The Interplay between QoE, User Behavior and System Blocking in QoE Management
MetadataShow full item record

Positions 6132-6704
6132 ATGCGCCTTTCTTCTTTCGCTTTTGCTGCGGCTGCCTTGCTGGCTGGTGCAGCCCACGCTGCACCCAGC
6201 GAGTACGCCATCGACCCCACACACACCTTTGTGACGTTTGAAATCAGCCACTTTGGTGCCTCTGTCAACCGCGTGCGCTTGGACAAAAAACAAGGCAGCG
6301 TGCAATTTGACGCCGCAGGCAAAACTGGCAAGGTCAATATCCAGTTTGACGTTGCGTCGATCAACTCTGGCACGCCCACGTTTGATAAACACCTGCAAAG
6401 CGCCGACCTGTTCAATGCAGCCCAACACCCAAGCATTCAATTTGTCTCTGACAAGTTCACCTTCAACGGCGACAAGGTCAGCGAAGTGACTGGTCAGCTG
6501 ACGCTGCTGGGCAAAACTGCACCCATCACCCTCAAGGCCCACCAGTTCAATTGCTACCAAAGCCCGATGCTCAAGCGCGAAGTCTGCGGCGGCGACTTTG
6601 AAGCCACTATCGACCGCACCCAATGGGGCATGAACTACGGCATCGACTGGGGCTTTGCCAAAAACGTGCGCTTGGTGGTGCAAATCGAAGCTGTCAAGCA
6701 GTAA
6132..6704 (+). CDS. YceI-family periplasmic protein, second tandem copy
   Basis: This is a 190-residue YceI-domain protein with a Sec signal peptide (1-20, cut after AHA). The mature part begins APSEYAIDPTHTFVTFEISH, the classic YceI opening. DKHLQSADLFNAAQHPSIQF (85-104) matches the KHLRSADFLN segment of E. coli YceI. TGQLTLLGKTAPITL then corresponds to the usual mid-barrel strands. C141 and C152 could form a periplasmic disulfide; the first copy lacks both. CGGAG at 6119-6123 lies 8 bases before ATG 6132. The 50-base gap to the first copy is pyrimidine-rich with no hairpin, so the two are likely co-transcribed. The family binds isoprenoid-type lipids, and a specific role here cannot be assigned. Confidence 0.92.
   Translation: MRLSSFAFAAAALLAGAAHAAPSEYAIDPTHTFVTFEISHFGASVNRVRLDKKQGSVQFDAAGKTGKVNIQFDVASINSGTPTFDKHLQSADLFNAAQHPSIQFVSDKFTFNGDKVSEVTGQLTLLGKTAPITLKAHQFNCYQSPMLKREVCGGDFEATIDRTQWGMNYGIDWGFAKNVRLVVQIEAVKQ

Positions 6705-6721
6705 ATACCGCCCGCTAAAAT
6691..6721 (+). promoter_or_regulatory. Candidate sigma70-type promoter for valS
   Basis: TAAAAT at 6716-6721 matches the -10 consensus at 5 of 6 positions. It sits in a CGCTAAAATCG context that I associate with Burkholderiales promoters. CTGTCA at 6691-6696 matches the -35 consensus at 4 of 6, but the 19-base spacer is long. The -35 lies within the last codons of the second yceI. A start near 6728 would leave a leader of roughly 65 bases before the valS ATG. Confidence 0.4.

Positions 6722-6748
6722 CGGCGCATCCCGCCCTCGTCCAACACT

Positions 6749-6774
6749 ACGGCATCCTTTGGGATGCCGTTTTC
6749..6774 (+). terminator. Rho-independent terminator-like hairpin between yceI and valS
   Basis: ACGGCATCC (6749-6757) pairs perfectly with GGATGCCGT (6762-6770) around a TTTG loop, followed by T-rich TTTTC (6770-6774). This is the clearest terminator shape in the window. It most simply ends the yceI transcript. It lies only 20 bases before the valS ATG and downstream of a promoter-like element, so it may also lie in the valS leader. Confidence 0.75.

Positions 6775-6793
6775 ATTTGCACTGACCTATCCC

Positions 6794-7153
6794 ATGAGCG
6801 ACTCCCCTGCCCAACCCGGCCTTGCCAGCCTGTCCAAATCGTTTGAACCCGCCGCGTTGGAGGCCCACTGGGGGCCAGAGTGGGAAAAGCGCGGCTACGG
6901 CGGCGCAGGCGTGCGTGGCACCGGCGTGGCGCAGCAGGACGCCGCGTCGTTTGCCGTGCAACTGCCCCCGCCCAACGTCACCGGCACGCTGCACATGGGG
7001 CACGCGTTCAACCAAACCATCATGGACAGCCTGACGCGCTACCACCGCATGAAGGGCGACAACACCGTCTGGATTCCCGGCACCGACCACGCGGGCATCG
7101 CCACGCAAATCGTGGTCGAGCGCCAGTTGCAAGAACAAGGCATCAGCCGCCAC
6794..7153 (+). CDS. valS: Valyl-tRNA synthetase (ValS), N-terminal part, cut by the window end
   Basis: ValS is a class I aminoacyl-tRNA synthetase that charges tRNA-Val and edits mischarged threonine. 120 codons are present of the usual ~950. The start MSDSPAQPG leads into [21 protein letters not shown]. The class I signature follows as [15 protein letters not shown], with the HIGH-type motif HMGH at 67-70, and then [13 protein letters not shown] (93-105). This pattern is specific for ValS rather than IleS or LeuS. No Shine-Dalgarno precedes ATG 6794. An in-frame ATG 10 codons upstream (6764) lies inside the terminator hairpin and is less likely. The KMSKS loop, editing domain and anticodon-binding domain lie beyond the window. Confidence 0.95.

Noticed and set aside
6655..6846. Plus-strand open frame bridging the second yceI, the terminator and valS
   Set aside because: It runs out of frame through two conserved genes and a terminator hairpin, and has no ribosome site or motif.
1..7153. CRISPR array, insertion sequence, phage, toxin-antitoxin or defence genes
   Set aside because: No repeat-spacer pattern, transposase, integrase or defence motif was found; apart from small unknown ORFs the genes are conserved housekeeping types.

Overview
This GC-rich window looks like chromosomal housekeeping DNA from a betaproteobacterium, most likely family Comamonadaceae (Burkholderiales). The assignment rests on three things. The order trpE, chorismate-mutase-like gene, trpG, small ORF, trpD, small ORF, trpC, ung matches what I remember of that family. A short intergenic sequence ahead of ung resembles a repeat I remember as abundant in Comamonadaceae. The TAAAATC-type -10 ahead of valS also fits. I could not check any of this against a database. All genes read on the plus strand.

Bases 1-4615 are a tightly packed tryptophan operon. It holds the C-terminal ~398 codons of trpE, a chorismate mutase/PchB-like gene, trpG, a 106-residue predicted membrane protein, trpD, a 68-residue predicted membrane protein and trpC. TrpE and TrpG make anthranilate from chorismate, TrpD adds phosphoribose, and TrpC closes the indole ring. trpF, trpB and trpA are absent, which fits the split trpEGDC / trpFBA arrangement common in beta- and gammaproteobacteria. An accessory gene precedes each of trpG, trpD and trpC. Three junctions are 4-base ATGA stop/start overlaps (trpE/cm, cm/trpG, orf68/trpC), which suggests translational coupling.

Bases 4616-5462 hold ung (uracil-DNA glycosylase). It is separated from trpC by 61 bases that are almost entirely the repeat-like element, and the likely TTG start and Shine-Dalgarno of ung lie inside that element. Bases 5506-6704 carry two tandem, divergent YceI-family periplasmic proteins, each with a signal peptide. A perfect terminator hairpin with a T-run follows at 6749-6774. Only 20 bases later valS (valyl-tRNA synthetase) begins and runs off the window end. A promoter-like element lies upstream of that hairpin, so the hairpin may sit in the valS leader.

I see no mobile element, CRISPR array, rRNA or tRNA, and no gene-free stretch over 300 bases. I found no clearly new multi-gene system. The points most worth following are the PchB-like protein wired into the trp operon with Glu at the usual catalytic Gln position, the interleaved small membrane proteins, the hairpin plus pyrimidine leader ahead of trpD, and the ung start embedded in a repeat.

In this position paper we highlight a shortcoming of current QoE management approaches that typically do not take into due account the resulting user behavior. As a result, a divergence is introduced between the predicted and the actual QoE, the later being affected by the reaction of the user to resource assignments. We believe the following two factors to be among those having the highest impact in this respect: the user (im)patience, and tolerance to low quality. To illustrate our claims, we model an example scenario where a user requests an online service, such as an online authentication service. The request is processed by a system with limited resources, which may also cause the request to be blocked or buffered, with a consequent impact on the QoE. Some aspects of aborting users, blocked users, and QoE of served users are investigated by means of a simple queueing system, M/M/s/n + M which takes impatience into account. Insights from this theoretical study show that an increase in the user patience results in a decrease of the average QoE in the system, as the user may consume system resources without waiting to be finally served. Based on these findings, we argue the importance of incorporating these aspects of quality, often ignored in both QoE modeling and management, into any QoE management system that is expected to improve the provider's bottom line.